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Forest Protection Still Missing in REDD Negotiations

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31 countries lead by signing Forest Pledge; Maldives Vice President calls for leadership
Thursday, November 5, 2009

Barcelona – The potential of REDD to deliver real reductions in emissions from deforestation and forest degradation and to protect the rights of indigenous peoples in their forest homes hangs in the balance as language protecting forests remains missing from negotiating text for a climate change agreement. In reaction, 20 additional countries, including the Maldives, Ghana, Ethiopia and Sri Lanka have come forward to sign up to the Forest Pledge to protect forest and indigenous rights over the past three days, making a total of 31 nations thus far prepared to make a stand in the REDD negotiations.

Language protecting intact natural forests must be re-inserted into the text in Barcelona, restoring what is popularly understood to be the purpose of REDD.

“REDD as a mechanism needs to prioritize the protection of intact natural forests in order to genuinely make a difference in preventing dangerous climate change,” said Peg Putt of The Wilderness Society and the Ecosystems Climate Alliance. “Otherwise REDD will become little more than a logging mechanism and will quickly lose any public support.”

The safeguard against the conversion of natural forests to plantations was controversially abandoned in Bangkok three weeks ago and awaits discussion Thursday morning, as does strengthening of safeguards to protect indigenous rights and biodiversity that were weakened at the same time. As the stakes have risen, however, negotiations have retreated behind closed doors.

Dr. Mohamed Waheed, Vice President of the Maldives, has signed the Forest Pledge and calls for other countries to follow his leadership. “The protection of the world’s intact natural forests and the rights of indigenous communities who live in forests must be upheld in the Copenhagen agreement,” said Dr. Waheed.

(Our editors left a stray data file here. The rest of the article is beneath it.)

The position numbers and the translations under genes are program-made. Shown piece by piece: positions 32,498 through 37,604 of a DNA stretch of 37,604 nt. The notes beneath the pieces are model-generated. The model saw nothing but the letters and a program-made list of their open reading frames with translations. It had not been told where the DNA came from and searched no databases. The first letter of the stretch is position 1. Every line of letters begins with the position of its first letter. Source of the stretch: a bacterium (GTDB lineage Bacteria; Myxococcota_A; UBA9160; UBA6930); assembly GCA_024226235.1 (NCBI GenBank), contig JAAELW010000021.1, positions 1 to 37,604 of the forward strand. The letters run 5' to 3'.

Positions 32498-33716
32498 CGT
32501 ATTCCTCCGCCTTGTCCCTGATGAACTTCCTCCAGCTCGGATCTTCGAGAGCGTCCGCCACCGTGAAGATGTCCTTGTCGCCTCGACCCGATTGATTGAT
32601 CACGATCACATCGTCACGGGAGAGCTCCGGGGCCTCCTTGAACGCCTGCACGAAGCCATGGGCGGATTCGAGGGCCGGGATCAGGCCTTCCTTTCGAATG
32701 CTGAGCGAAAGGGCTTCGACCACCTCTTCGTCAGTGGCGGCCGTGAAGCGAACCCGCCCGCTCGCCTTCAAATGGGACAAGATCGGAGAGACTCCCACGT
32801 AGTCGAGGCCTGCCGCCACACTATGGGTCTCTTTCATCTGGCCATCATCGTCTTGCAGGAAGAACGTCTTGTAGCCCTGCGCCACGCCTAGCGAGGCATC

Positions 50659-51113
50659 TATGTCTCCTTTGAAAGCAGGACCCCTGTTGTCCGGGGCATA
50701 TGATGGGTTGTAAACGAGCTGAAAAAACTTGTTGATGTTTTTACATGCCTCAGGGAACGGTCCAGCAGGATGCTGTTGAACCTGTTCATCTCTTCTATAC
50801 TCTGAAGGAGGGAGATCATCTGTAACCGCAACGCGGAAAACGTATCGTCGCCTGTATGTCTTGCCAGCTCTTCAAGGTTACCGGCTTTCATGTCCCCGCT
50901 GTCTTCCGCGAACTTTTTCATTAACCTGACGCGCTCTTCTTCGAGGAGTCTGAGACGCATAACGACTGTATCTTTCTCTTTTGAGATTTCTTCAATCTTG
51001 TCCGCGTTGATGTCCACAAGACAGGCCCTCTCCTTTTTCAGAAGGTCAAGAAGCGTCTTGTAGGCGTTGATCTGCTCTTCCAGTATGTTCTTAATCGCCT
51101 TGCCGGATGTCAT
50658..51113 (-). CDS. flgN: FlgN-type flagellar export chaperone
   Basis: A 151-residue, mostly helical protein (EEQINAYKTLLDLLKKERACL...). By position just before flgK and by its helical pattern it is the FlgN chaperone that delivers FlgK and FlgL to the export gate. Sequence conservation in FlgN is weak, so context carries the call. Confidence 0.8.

“Concern that REDD must protect forests and indigenous rights has prompted delegates representing almost one-sixth of all nations to sign up to the pledge to make these the core priorities of REDD,” continued Ms. Putt. “The next two days will likely make or break REDD as a mechanism that protects intact natural forests and genuinely makes a difference to dangerous climate change.”

Joseph Ole Simel, the African Indigenous People Focal Point and Indigenous Peoples Caucus Chair on REDD, said: “Any REDD agreement must ensure the rights and dignity of indigenous peoples. The agreement must be legally binding and have a moral, political and social responsibility to ensure that the rights and dignity of indigenous peoples is promoted and protected.”

“The World Bank, northern countries and big international NGOs, under the eyes of the United Nations, are creating carbon cowboys that trample over the rights of indigenous peoples, our land and our forests,” said Tom Goldtooth, director of the Indigenous Environmental Network, an international organizational working with indigenous peoples of the world. “The trees of the global south are not a commodity to be openly traded on a global carbon market.”

“The world’s youth are saying to the UN that our future is not negotiable. Without a deal that meaningfully protects intact natural forests, our future is on the chopping block,” said Joshua Kahn Russell from the International Youth Delegation and the Rainforest Action Network. “The current text fails to address the drivers of deforestation, and fails to safeguard indigenous rights.”

At a colourful action held this morning in the conference venue representatives of indigenous peoples, youth, and environmental groups chanted and cheered as more countries signed the pledge.

 

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Rainforest Action Network runs hard-hitting campaigns to break North America’s fossil fuels addiction, protect endangered forests and Indigenous rights, and stop destructive investments around the world through education, grassroots organizing, and non-violent direct action. For more information, please visit: www.ran.org

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